The other extreme is a brick wall. A brick wall separates therapist and client completely. This therapist lets no emotion in and thus eliminates attunement to the client. This may contribute to an unwelcoming environment and negative experience for a client, and lack of meaning for a therapist.
What’s in the middle for you? It might be a house with a gate around it. Opening up the gate when it’s appropriate. Having the ability for the client’s story to come in, though keeping certain doors shut. Or it might be a memory foam pillow. The client’s story may permeate during the session, and then the therapist returns back to themselves.
Identify your purpose and remember your role. What is your purpose? What’s your role as a therapist? How might you know you’ve been successful? Write your purpose and role on a sticky note and place it at your desk, or on your mirror. Continue going back to this.
Find your niche and clinical specialty areas. In the beginning, get a wide range of experience.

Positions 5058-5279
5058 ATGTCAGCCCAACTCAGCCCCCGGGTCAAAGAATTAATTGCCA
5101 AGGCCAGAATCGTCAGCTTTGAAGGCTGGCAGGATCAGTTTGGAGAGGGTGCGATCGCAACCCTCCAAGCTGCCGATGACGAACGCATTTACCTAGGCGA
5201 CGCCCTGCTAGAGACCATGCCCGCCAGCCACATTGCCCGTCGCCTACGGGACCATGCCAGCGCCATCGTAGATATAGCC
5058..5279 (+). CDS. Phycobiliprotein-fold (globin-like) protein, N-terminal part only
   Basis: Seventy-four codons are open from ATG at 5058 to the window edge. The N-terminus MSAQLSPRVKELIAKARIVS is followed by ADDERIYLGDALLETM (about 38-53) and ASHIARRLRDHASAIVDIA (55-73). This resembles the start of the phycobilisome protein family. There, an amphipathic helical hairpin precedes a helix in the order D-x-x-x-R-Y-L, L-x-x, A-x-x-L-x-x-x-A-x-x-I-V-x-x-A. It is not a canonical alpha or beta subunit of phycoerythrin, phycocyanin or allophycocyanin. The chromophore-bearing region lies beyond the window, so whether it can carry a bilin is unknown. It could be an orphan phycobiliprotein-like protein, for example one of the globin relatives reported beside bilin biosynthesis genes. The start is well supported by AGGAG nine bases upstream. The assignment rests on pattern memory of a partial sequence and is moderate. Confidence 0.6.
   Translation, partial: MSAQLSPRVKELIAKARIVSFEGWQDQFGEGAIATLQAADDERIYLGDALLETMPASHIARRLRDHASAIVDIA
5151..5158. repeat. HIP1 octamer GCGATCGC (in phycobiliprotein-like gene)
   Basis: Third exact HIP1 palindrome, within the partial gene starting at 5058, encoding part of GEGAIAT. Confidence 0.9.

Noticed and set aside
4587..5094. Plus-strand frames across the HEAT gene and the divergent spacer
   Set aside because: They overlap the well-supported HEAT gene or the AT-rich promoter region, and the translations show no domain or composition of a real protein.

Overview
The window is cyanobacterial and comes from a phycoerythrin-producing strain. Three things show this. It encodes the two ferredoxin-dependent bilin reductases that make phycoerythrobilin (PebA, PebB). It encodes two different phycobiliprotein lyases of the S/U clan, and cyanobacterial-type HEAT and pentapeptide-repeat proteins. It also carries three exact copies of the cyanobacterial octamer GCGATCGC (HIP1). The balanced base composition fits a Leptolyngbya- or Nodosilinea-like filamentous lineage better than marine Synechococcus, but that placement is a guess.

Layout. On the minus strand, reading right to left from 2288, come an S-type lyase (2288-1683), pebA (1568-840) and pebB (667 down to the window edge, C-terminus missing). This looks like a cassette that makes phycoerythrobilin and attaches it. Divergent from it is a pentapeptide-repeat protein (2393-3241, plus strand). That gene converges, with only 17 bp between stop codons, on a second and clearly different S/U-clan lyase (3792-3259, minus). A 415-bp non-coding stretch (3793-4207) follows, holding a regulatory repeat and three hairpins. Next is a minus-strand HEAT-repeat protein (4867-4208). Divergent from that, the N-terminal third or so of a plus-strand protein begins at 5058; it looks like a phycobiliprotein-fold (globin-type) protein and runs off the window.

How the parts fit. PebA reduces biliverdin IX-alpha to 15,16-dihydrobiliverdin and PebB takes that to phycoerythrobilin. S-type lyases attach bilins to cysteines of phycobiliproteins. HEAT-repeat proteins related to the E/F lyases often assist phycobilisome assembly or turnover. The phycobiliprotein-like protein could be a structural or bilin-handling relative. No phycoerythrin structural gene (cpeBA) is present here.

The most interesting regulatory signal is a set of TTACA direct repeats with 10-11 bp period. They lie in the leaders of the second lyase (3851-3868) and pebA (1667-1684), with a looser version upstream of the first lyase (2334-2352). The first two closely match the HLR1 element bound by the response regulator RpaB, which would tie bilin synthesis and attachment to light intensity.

During graduate school, if your practicum or internship allows, obtain experience seeing clients of various ages. Practice providing individual, couples, and family therapy to get a sense of your interest areas.
Before or during graduate level clinical training, look into some widely known therapy modalities to see what might interest you. While you do not need to be trained in all of these modalities of interest initially, it’ll help form a path or direction for you to go down. (Also remember, it’s okay to change your mind.)
Sustain yourself with trauma stewardship techniques. What can you do daily to metabolize your stress? What can you do daily to boost your resilience? This might be taking daily walk, getting connected to your senses, practicing mindfulness, or journaling.
Our Professional's Positive Emotions Journal is designed for this very purpose.